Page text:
The escalating tension between Black people and the police sworn to protect and serve them has reached a tipping point. When Darren Wilson shot and killed Mike Brown in 2014, a movement was violently birthed. In the two years since, the conversation on police violence has remained just that — a conversation. While calls for reform have fallen on the deaf ears of government, Black bodies continue to be obliterated under the guise of upholding the law. As of this writing, 136 Black people have been killed by police in 2016. We know the name of the most recent, Philando Castile, because we watched him die in front of his girlfriend and her daughter. According to the little that is known about Micah Xavier Johnson, the ambush shooter who killed five police officers and injured 11 in Dallas, the toxic relationship between Black people and police appears to have disfigured him into hatred by the time he picked up a weapon. After his body, and the bodies of the officers he killed are buried, this toxic relationship will remain.
The moral cowardice of politicians who refuse to pass reform laws has given tacit support as police have continued to profile, harass, intimidate, and kill Black people. In times past, institutional violence could be pushed back by appeals to humanity, and to the law. Segregation, for example, could not withstand the weight of the Constitution, and images of Black protesters being set upon by dogs shamed white people into renouncing the policy. Yet police violence against Black people survived the death of slavery, survived the death of segregation, and is thriving in the age of Twitter hashtags and panel discussions. How can Black men, women, and children resist this form of violence, when violence against them carries the weight of the law itself?
Legal means have failed to yield results. We have seen repeated failures in the justice system; charging a police officer with a crime is a rare thing, and convictions almost never happen. Lawsuits against officers and their departments have been successful, but the financial penalties to police departments have not moved them to change their practices. Neither have they been moved to root out officers with lengthy histories of violence. This is not a matter of revamped police training, or better relationships with Black communities. This is a matter of incentives.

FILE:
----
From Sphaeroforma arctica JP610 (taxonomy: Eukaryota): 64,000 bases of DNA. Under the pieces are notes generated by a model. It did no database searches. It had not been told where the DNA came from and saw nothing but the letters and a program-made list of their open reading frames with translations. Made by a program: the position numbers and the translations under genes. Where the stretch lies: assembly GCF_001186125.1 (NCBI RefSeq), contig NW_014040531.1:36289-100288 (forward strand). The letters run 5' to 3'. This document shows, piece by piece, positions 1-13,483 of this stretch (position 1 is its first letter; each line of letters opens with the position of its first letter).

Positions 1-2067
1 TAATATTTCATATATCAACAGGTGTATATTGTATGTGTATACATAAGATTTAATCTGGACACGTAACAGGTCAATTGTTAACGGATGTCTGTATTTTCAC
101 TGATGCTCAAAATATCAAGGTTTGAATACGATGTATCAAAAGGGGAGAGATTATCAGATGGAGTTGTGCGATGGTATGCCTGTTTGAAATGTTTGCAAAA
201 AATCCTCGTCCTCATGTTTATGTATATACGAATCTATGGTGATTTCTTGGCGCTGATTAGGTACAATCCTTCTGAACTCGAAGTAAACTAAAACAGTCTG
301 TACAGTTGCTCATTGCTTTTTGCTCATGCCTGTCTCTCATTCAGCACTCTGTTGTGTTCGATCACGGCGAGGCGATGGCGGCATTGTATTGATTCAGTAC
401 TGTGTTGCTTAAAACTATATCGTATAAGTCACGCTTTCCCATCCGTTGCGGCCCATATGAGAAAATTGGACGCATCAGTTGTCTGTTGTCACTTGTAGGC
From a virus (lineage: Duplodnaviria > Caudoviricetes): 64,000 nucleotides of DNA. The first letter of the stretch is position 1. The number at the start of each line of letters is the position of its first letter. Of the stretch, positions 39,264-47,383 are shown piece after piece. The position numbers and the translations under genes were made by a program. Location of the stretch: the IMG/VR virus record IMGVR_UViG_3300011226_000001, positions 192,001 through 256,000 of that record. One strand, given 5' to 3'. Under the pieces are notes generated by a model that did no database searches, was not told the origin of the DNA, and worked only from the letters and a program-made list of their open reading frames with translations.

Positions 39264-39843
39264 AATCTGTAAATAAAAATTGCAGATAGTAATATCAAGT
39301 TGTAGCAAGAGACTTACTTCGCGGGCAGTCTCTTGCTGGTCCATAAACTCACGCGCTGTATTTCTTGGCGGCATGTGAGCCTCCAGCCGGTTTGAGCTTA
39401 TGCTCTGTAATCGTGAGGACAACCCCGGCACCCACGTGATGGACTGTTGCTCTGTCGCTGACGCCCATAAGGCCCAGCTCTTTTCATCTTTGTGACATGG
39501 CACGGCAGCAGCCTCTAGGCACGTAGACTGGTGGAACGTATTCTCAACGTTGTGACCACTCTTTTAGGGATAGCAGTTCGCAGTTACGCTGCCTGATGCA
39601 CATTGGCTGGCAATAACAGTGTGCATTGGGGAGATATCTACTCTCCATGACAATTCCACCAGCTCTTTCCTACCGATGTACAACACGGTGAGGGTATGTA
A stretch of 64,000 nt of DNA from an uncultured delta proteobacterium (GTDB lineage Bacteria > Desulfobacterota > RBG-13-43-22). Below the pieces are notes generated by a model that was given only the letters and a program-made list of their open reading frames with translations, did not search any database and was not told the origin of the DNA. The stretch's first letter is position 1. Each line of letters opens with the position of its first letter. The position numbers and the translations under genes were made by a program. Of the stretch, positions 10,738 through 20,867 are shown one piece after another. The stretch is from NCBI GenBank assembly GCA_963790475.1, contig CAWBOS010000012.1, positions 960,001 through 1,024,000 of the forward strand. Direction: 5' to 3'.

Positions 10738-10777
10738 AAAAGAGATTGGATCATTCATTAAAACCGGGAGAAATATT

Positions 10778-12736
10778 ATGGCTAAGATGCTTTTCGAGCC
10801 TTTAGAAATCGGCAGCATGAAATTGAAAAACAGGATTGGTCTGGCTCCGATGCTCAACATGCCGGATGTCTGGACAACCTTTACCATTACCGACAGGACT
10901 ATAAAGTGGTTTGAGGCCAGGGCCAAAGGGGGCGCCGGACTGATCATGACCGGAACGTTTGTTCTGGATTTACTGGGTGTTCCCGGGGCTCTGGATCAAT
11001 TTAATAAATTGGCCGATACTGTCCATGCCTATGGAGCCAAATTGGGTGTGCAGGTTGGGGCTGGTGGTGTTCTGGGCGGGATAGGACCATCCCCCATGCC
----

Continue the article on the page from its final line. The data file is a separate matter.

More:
Since 2000, the city of Toronto has paid $27 million for settlements against the Toronto Police Service. In 2013 alone, the city of Chicago paid more than $81.3 million in fees, settlements, and awards to cover lawsuits against the Chicago Police Department. That pales next to New York City’s 2015 figure of $735 million, which is expected to rise in 2016. In other words, police aren’t refusing to change their practices because those practices work; they aren’t changing them because all of us—Black, white, and everyone else—cover the bill.*
In smaller municipalities, where a multi-million-dollar lawsuit can severely disrupt the local economy, liability insurers have succeeded where others have failed. In Irwindale, Calif., the local police department was forced to implement a “performance improvement plan” to manage the risk their officers brought to the city’s insurer. In Niota, Tenn., two police officers who beat a man during a traffic stop were fired after the municipal insurer threatened to cancel its policy.
In larger cities, lawsuits against police often barely register a blip within multi-billion-dollar budgets. In these cases, the risk is spread among taxpayers, rather than concentrated into the departments, or the officers themselves. Activists in Minneapolis have proposed that officers be required to carry their own liability coverage before putting on the badge. This solution is not only sensible, it’s already standard practice for most professions.
Full disclosure: I work in the corporate office of an insurance company, though not the type that can offer this kind of coverage. My professional standard requires me to have $5 million in liability coverage. Any doctor, lawyer, electrician, or plumber must have their own coverage before they hang their shingle. Yet a police officer can assault a suspect, botch an interrogation, or kill another human being with a vanishingly small prospect of being held accountable. Their insurance is the city treasury.
By continuing to indemnify police, we have locked ourselves into a cycle of grief, despair, and violence. This has to end somewhere, and despite the lies and outrage sure to follow this horrifying week, it will not end through waging war on civilians and communities. We have at least one proven solution to the problem of police violence against Black people. The only question left is whether we would rather watch more people die than use it.
Andray Domise is a Toronto writer, activist and co-founder of txdl.ca, a mentorship and development program.
* Correction: A previous version of this post suggested that in 2013, the city of Chicago paid more than $54 million in fees, settlements, and awards to cover lawsuits against the Chicago Police Department. In fact, the number was higher—more than $81.3 million.
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